The Times, They Are a’Changin

The Times of Israel was launched in February by David Horowitz, former editor of the Jerusalem Post. It’s an English-language news and comment site for Israel and Jewish-related news. About the same time as it launched, Haaretz’s English-language site began putting most of its content behind a paywall. This left a gap which the ToI immediately started filling.

The ToI seems to be modelled on the Huffington Post, the US news and megablog site founded by Arianna Huffington. The HuffPo was sold to AOL $315 million in early 2011, which provoked some controversy: many of the hundreds of unpaid bloggers felt that Arianna had taken their work and basically profited from it. Of course, 18 months later, the Huffington Post is still doing fine and has no problem attracting bloggers to write for it.

A similar debate was sparked about the Times of Israel’s bloggers after the President’s Conference, when Naomi Elbinger wrote a blog on her own site about whether ToI’s bloggers should primarily identify with their own platforms and outlets or with the ToI itself:

In a very short time, The Times of Israel has attracted over 100 bloggers that regularly publish on their site for free, using the Huffington Post-esque assumption that the very fact that your name appears on their site is payment enough….

…what struck me as most strange about the Times of Israel blogger crowd at the President’s Conference is that they introduced themselves as “My Name is X and I blog for the Times of Israel.”

Heck, they even got up in front of Alana Newhouse, a major personality in online Jewish publishing, and instead of promoting their own identity and brand, instead of letting her know about their own blog, business or cause, they promoted the Times of Israel.

All of this is my way of saying that last week I had a blog published on the Times of Israel. It’s about Israel and the Olympic Games, a subject relevant to the ToI’s readership. You can read it there.

I hope to write the occasional blog there. It has a large and increasing audience, and comment editor Elie Leshem has helped build a supportive bloggers’ community. But, to answer Naomi above, it’s not going to be my only platform. I’ll post blogs there when it’s relevant, and when I feel that they would benefit from the wider audience. In this case, for example, the subject was related to my day-job and so, though I wasn’t getting paid for writing it, neither was I doing it completely for nothing.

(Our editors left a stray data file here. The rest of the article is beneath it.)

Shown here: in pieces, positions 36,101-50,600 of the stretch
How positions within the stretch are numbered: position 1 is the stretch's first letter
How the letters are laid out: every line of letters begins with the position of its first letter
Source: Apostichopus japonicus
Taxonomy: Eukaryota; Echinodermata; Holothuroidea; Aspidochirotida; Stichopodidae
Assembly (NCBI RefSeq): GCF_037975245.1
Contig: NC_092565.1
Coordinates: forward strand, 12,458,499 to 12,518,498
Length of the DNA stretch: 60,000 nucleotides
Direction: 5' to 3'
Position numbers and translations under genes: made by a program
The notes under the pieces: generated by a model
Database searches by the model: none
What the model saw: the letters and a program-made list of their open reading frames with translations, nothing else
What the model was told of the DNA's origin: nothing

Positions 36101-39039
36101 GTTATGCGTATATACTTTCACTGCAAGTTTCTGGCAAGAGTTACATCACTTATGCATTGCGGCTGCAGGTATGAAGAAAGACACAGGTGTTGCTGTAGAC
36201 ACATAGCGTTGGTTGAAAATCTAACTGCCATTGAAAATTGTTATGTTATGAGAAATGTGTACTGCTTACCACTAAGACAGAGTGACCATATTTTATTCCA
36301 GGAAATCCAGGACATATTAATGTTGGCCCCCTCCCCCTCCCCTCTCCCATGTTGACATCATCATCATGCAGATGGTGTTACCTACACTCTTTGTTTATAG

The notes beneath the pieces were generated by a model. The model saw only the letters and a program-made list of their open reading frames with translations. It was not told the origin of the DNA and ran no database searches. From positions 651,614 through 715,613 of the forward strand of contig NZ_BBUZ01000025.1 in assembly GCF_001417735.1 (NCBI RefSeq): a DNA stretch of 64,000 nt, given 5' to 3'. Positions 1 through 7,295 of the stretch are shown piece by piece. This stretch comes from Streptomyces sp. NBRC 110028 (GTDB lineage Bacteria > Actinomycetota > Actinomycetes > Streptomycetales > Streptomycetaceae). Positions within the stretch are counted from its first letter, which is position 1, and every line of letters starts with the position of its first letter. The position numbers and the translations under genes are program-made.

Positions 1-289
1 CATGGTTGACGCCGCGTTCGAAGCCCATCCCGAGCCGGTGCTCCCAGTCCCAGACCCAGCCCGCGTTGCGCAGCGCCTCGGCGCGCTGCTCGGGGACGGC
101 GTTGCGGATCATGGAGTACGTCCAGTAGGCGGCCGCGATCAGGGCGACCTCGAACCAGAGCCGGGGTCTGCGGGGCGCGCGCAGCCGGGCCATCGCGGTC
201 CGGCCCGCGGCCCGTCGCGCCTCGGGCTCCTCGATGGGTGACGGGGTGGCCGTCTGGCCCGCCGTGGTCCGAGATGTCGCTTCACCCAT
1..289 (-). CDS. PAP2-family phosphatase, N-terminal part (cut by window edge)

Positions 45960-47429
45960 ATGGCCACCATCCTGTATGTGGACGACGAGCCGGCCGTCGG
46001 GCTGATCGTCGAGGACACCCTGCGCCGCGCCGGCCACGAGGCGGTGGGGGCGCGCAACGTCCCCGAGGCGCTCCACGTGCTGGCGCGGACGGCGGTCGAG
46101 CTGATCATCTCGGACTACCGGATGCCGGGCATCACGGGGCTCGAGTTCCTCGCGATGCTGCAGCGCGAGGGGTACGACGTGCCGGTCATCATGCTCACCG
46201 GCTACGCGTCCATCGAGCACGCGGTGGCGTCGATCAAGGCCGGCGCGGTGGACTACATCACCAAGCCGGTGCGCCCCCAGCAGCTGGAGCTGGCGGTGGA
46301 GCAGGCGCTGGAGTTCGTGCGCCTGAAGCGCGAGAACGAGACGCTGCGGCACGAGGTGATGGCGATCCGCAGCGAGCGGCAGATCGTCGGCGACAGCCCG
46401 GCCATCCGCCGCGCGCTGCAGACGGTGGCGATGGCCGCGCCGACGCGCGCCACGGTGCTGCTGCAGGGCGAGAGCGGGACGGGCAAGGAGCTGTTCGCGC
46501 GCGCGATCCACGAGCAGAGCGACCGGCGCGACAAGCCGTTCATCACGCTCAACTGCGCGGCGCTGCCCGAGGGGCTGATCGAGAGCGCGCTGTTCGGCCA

This blog will carry on as normal. I might sometimes write for other publications. I also ghost pieces pretty regularly (reasonable rates, email me for details). And I’ll also occasionally blog for the Times of Israel. It’s a big Internet out there.

Inventions by my friends

I have talented friends. At least two have book deals and are furiously writing while living off their advances. A few have been elected to Parliament. Some are advising ministers or writing Middle East peace plans.

On balance, this is a good thing, even if it does make me feel rather inferior by comparison.

Some are inventors. This is a good time to be an inventor, because as well as the traditional routes to Venture Capital, crowdfunding is really taking off. Two cool companies run by friends of mine have used Kickstarter to help launch new gadgets:


My friends Haje and Matt invented Triggertrap, a series of cool ways of triggering cameras. The project got a $75,000 cash injection on Kickstarter, even though they were only looking for $25k originally.

There’s a Triggertrap Mobile app, which has a load of ways of triggering an iPhone or iPad’s camera using the device’s internal sensors. Some of these are pretty obvious, like timelapse, sound or motion triggers. Some are a bit more unusual, like face-recognition or magnetism. Some combine sensors with effects, like using GPS to create a “distance lapse” video, Long Exposure HDR, or taking photos of stars.

A photo by Milosh using Triggertrap’s HDR features

The app can also be used with a dongle and cable to trigger an SLR camera instead of the iphone’s internal camera.

There are also two triggertrap machines – the V1 (which is basically a little computer full of funky sensors) and a build-it-yourself version.

Triggertrap has already been used in some cool projects. If you’re interested in taking photos in interesting ways then it’s worth a look. Unfortunately for technical reasons it doesn’t work on Android (yet) but all iOS users should go for it.


Ringbow is, basically, a joystick built into a ring. This is really useful: for touchscreen gaming, for presentations and for anything where you need portable fine control. It’s a project of my friend Saar and his business partner Efrat, two Israeli entrepreneurs.

Some Ringbows


Ringbow isn’t available yet. It’s still at the Kickstarter stage seeking starter funding of $100,000, but they’re confident that they’ll ship in time for Christmas. As I write this, the project is 98.8% funded with ten days to go,The project has now met its funding target, so they’re doing pretty well. I’m looking forward to getting mine. If you want in, you might still have time to support it.

Happy Birthday Spectrum